Cowboy Bebop: you don't even have my curiosity


Oh Cowboy Bebop, how do I love thee! I’m thrilled to see this series, Tom; it will be a fun ride. Like for a lot of American kids, Bebop was my first anime, taken in random spurts when I stayed up late enough to catch a piece of it on Adult Swim. It made no sense except that I could tell it was amazing. A mix of silly and haunting and adventurous. It wasn’t until years later, when I bought the DVD set, that I watched every episode in series and finally understood the arc and mystery of Spike’s life. What a show. Can’t wait to hear what you have to say about Faye.


Seconded. Especially given how much grousing about “good writing” there is on this site.


I’m due for a rewatch of Bebop, but I think I might like Space Dandy more.


Episode 5 is where the season long story arc comes into focus.

Interestingly enough, I watched this show during the Toonami original run in 2001, and they didn’t air Episode 5 that week due to 9/11 happening in the previous weeks, due to some of the imagery early in the episode. They aired it a week later, they also cut out the later season episode about the terrorist that Spike was chasing that was blowing up skyscrapers.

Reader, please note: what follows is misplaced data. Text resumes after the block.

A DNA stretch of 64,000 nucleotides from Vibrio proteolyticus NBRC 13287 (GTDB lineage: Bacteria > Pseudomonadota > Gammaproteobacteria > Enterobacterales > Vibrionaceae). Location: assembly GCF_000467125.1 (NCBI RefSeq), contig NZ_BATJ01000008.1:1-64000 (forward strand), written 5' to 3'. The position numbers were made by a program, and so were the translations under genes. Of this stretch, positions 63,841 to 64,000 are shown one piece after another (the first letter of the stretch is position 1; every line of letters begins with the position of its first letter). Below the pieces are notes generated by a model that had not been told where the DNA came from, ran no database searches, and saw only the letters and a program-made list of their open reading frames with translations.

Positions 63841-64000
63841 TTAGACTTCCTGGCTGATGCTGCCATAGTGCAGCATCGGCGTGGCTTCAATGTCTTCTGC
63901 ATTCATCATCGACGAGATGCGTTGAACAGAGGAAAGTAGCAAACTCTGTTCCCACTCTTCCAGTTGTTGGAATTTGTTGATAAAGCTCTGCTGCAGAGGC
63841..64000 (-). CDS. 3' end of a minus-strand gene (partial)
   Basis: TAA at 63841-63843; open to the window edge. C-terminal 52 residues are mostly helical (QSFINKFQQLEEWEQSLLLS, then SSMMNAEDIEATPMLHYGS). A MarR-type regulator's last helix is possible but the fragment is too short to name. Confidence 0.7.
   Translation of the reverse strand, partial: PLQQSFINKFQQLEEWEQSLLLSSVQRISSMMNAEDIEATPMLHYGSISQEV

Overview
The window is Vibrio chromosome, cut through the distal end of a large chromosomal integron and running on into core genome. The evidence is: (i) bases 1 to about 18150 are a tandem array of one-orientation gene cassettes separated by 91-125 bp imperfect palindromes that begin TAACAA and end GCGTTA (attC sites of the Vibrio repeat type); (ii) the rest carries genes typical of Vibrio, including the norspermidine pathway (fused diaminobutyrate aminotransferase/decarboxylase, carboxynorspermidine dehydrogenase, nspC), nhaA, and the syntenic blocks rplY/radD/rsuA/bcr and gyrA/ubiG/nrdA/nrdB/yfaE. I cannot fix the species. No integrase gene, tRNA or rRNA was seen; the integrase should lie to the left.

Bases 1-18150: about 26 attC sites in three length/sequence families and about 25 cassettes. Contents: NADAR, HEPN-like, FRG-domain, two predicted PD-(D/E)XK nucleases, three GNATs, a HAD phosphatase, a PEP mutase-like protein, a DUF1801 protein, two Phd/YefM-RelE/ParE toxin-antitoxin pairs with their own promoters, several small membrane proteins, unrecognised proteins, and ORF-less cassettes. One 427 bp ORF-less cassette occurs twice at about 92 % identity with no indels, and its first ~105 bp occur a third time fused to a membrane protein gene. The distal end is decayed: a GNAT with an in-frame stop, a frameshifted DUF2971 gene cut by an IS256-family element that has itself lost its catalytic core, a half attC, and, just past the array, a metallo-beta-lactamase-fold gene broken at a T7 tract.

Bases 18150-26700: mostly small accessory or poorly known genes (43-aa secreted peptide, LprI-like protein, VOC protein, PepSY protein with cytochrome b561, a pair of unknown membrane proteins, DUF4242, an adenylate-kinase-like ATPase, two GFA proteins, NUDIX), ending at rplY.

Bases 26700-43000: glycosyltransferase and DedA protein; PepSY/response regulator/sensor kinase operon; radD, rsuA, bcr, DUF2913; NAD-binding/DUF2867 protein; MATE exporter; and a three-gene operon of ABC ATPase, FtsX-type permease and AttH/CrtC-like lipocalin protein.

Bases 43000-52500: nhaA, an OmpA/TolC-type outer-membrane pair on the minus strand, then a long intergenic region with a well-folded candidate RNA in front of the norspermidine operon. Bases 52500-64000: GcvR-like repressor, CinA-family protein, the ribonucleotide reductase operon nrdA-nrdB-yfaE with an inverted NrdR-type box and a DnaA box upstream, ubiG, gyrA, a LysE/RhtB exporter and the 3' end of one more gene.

It is surprising how good this dub is, given the era that this show came out. I mean, it is one of the best dubs in existence, and it came out during the early days of modern anime dubbing.

Fuck are the Seatbelts and Yoko Kanno amazing though.

Also, if you can’t handle Bebop, don’t watch any other anime. It is probably the most western friendly show (Radical Edward is about as anime as you get in Bebop)


Hell even if you can handle Bebop most other anime is hard to watch. I’ve tried other stuff that’s commonly held up as a classic, like Ghost in the Shell and Akira and they’re damn near impossible to watch for me. I’ve just accepted that Cowboy Bebop has a special place for me, and that’s ok.

My favorite episode by a long way is “Pierrot le Fou”, and I’m curious to read Tom’s impressions, though I guess since it’s in the back half it will be a bit of a wait.


I never was as big of a Bebop note as all of my anime nerd friends in high school; I tend to blame the ending, which is thoroughly not up my alley, but also I think the whole show was stylized in a way that never quite caught my attention.

Thus, I was the weirdass kid whose favorite “gang of plucky lovable characters in a space ship do missions and live life on the edge” scifi anime was Outlaw Star, which really is excellent in a lot of ways, though I recognize that it’s probably much worse on an objective level.

But c’mon. The spaceships in OS have fucking grappler arms that can also hold axes. And then at some point the show just accepts that magic is fucking real, and this one dude can store magic spells in his big gun’s bullets, and sometimes he has spell wars with wizards via his gun.

Goddamn I love Outlaw Star.


Like a few of you, CB was one of the only anime I ever got into. The other one was Trigun, another space western. I haven’t watched either in over 15 years, though. I wonder if they hold up.